Sarah and Evan Proctor’s first date was like something out of a romantic comedy. The pair first met in anatomy class in college, but it wasn’t until years later, after reconnecting on social media, that they found themselves at a restaurant in Georgia on a summer day. “Evan brought along a puppy that wasn’t even his,” recalls Sarah. After dinner, the pair took the adorable French bulldog (which belonged to Evan’s brother) on a walk through a nearby park, where they spotted a fountain and climbed in. “It was hot and we were a little tipsy,” says Evan, laughing.
Fast-forward six years to this past November, when Evan proposed to Sarah on a quaint covered bridge while hunting geocaches. The couple originally had an October 2020 date in mind for an intimate wedding in the Catskills, but all that changed when the groom’s father was diagnosed with pancreatic cancer. “There’s just a lot of uncertainty around that,” he says. “We really wanted him to be there and to be involved.” So they pushed everything up to February and hosted a 15-person celebration in their hometown of Atlanta for $10,000. Despite the stormy forecast and flash flood warnings on the big day, the couple never lost sight of the bright side: “We got some epic, moody photos out of it,” says Evan. Here, the newlyweds look back on how they turned around a stress-free wedding in a short three months.
Be Open to a Thursday
Knowing that the February weather would most likely not be in their favor, the couple opted for an indoor ceremony at the historic Dekalb Courthouse. The only problem was that every Friday and Saturday for the rest of the year was booked.
“Eventually, I was like, you know what, it’s going to be a small wedding anyway, why not Thursday,” recalls Sarah. They were able to get both of the venues they wanted (the reception was held at a nearby restaurant, Kimball House) and it cost about a quarter of the price of a weekend date.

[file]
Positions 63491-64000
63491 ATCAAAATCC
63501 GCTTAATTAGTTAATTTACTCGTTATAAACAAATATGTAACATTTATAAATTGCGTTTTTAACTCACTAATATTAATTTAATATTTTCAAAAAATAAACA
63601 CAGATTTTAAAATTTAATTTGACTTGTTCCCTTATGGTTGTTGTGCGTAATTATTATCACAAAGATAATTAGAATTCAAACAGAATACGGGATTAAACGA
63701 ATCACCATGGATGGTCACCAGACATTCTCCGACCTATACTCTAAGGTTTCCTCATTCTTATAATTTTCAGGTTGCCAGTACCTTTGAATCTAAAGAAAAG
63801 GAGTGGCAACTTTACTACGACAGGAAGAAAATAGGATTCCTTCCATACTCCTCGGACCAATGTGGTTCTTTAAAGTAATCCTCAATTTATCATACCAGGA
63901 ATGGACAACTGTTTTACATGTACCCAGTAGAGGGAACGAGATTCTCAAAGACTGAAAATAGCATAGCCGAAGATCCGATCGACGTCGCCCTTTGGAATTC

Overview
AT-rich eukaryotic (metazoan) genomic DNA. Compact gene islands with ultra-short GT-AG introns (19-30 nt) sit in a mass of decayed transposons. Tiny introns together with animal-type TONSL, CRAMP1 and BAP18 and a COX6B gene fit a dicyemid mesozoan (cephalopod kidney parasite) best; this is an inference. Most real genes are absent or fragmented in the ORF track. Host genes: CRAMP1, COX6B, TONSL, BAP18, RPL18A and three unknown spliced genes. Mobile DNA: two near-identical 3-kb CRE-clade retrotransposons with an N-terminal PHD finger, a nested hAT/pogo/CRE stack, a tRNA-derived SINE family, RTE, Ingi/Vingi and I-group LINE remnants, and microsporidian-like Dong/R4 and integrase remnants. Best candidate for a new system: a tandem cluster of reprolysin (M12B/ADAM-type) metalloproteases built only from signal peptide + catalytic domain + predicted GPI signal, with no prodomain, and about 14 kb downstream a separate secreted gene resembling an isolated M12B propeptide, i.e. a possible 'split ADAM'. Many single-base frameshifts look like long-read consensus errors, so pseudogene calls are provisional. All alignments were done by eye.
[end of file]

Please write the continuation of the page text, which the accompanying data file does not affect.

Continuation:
Sarah had originally planned to pick up flowers for the altar and her bouquet from Trader Joe’s the day before the wedding. But the closer they got to the date, the crafty plan seemed less doable. “As stress-free as that sounds, there’s a lot of logistics involved,” she says (like getting the blooms to the hotel without a car and storing them in a cold place overnight). In an effort to avoid shuffling around, she hired A Peachy Keen Wedding to handle the arrangements. Asking family for help also turned out to be a win—the bride’s sister baked the red velvet cake for the reception.
“I was still able to get creative in other ways, like hunting down a green velvet dress for $135 on Etsy,” says Sarah. The pair also wrote their own vows and customized the script for the officiant so the ceremony felt personal, not outdated.
Invest in Memories
Sarah and Evan saved on little things (the groom’s bow tie, the vow books, the cake topper, the rings), all of which were sourced from Etsy, and dedicated more than half of their budget to photography. “If you’re going to spend your money on just one thing, it should be the pictures. That’s what you’re going to have for the rest of your life,” says Sarah. Their photographer, Danny Bergin, brought along a Polaroid camera, which he handed off to some of the guests during the reception. The casual snapshots are now prominently displayed on the couple’s living room coffee table in a shadow box.
Pick and Choose the Traditions That Are Meaningful
“Don’t do anything traditional for tradition’s sake” was the pair’s motto for the big day. They kicked things off at Hotel Clermont, where they had their “first look” and broke open a nice bottle of whiskey they’d been saving since Christmas. “Sarah introduced me to bourbon. Since we met I’ve been hooked,” says Evan. Then when they arrived at the courthouse, they walked each other down the aisle. “I love my dad, but to me, this moment was about us coming together as a couple,” says Sarah.
There was also no first dance that evening. “Honestly, we completely forgot,” says Sarah, noting that they got caught up talking and mingling with guests. However, they did have a song prepared just in case. “It was going to be ‘Bye Bye, Li’l Sebastian’ from the TV show Parks and Recreation,” she recalls. “We try not to take ourselves too seriously.”
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